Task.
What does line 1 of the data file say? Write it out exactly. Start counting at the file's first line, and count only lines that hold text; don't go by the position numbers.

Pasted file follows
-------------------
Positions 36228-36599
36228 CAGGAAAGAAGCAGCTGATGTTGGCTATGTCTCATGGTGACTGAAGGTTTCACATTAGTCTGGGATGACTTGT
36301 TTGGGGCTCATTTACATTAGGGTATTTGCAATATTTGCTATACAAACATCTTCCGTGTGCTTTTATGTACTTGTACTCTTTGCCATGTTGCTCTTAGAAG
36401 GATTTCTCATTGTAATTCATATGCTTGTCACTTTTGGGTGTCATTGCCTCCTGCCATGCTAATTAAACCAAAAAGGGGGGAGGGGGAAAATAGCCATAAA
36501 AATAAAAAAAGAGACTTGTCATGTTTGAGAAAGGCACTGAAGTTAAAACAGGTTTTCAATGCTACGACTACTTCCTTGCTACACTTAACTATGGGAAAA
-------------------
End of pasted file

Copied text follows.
Positions 36228-36599